The Second Disc

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Archive for August 26th, 2011

Dreams Come True: Aerosmith’s Classics Coming to iTunes

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While most fans of The Second Disc wouldn’t know it – likely owning some of the remasters and compilations that have been on shelves in the past – much of the Aerosmith catalogue has not been available digitally. This changes with the recent announcement of Aerosmith’s first Columbia-era output, including all studio and live albums and select compilations, coming to iTunes on September 6.

Pre-order links are already up through the digital provider for Aerosmith’s seven studio albums from 1973’s Aerosmith to 1982’s Rock in a Hard Place, three live compilations (1978’s Live! Bootleg and the two Classics Live! sets from 1986 and 1987) and a handful of studio collections, including 1980’s Aerosmith’s Greatest Hits (the pre-order links gives an incorrect title and cover art, using the basic details from 2004’s Greatest Hits 1973-1988 but featuring the same track list as the older set), the 1991 anthology Pandora’s Box and Devil’s Got a New Disguise, a 2006 set that was the first single-disc set to feature hits from all of Aerosmith’s label deals, including the late ’80s/early ’90s hit years on Geffen and their late ’90s return to Columbia.

Additionally, Aerosmith’s entry into Legacy’s Essential series will bow digitally and in stores on the same date. However, as is sometimes the case for the product line, The Essential Aerosmith is a repackaged version of the 2002 compilation O Yeah! Ultimate Aerosmith Hits, the only other compilation on the market to include Columbia and Geffen-owned tunes in equal measure. (For fans of physical product still looking to complete start their Aerosmith collections, there will also be an Essential 3.0 version of the set, adding a third, six-track disc of deeper cuts from the early Columbia years.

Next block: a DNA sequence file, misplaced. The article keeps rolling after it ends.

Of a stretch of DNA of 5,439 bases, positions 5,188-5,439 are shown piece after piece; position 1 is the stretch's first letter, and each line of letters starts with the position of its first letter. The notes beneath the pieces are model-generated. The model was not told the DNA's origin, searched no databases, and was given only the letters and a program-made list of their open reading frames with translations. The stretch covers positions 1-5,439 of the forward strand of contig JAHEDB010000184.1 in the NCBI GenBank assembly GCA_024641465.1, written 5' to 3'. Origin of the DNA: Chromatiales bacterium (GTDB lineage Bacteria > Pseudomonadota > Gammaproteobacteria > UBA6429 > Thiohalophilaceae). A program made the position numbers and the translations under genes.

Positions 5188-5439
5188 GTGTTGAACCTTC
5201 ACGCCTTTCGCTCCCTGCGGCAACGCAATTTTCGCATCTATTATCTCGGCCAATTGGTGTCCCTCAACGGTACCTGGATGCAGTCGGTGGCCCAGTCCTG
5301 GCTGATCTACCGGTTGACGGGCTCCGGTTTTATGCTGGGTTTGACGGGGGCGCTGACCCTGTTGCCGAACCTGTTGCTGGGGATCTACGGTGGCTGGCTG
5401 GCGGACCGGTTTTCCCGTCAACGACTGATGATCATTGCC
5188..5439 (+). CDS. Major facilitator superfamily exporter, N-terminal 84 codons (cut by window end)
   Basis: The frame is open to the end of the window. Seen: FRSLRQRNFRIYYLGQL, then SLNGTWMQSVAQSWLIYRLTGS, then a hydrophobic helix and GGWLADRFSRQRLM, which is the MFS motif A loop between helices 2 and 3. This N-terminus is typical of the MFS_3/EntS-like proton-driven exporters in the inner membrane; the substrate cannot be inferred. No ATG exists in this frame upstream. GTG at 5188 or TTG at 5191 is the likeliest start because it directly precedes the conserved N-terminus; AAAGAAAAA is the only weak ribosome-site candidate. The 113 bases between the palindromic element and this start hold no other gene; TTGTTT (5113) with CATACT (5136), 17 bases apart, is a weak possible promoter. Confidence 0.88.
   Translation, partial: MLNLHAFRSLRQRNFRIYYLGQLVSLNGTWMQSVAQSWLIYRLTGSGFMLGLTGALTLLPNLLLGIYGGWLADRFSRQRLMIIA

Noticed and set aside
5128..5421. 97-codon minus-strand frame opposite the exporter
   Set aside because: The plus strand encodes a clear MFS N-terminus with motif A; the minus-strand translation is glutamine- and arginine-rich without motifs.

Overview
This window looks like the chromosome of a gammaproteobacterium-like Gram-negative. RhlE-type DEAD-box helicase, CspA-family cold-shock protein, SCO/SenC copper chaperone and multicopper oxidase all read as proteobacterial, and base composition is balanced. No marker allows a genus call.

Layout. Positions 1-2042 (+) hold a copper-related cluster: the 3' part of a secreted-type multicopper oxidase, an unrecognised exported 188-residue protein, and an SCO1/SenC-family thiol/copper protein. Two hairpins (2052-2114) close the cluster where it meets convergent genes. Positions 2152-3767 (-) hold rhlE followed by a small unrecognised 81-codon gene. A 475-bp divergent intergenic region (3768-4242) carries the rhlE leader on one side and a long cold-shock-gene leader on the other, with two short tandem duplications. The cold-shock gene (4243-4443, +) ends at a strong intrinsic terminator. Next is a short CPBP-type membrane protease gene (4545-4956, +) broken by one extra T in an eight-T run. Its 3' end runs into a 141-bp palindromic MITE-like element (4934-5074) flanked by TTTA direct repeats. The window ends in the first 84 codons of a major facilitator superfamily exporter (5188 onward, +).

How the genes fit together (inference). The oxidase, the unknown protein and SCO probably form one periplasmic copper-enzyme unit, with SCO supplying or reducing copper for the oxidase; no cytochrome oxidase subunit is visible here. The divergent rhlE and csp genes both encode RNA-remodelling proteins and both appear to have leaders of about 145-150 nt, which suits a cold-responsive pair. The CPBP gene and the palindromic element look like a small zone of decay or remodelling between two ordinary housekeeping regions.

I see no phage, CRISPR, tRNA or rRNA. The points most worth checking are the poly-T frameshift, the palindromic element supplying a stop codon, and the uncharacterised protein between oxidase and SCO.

Walk this way (you knew that was coming, I’m sure) for the full list of offerings on iTunes. Read the rest of this entry »

Written by Mike Duquette

August 26, 2011 at 18:20

Miles Davis’ “Blue Flame” Continues To Burn Bright With New Fan-Selected Comp

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For many, the very art of jazz is inextricably tied to the art of improvisation, or creating in the moment.  So it’s both innovative and altogether appropriate that Legacy Recordings is spearheading an improvised album of a sort for one of jazz’s true greats, the trumpeter and composer Miles Davis.  Though christened Blue Flame, little else has been set in stone for the digital-only album which will be released on September 26.  (And even that title was chosen via a fan poll!  Doesn’t it tip the hat nicely to Davis’ 4x platinum 1959 LP, Kind of Blue?) Here’s where the improvisation comes in: Blue Flame will be wholly assembled from votes on Facebook.

Davis’ music, in all its periods from bebop to fusion, continues to speak to legions of fans and musicians alike, so this unique initiative is asking fans to select their favorite tracks from 40 selections offered on Davis’ Facebook page.  “The Miles Davis Fan Project” launched on August 1, and the 40 tracks offered in the program encompass many phases of Davis’ ever-chameleonic musical persona.  His lengthy Columbia Records career spanned 1957 and 1985, during which time his collaborators and sidemen included luminaries like John Coltrane, Wayne Shorter, Herbie Hancock, Ron Carter, Cannonball Adderley, Bill Evans and so many more.  The tracks have been featured on Facebook via social sound sharing platform SoundCloud, powered by RootMusic’s BandPage application.  The tracks feature Facebook’s “Like” button (now virtually a part of the cultural lexicon, itself!) which prompts fans to vote.  The ten recordings that receive the most “Likes” will be assembled as Blue Flame.  A quick glance at Davis’ Facebook page shows favorite tracks like “Bye Bye Blackbird,” “E.S.P.,” “It Ain’t Necessarily So” and “Nefertiti” among the titles in contention.

Hit the jump for more on this fresh initiative! Read the rest of this entry »

Written by Joe Marchese

August 26, 2011 at 14:37

Clapton Sings the Blues: Vinyl Box Set to Anthologize Late Period Albums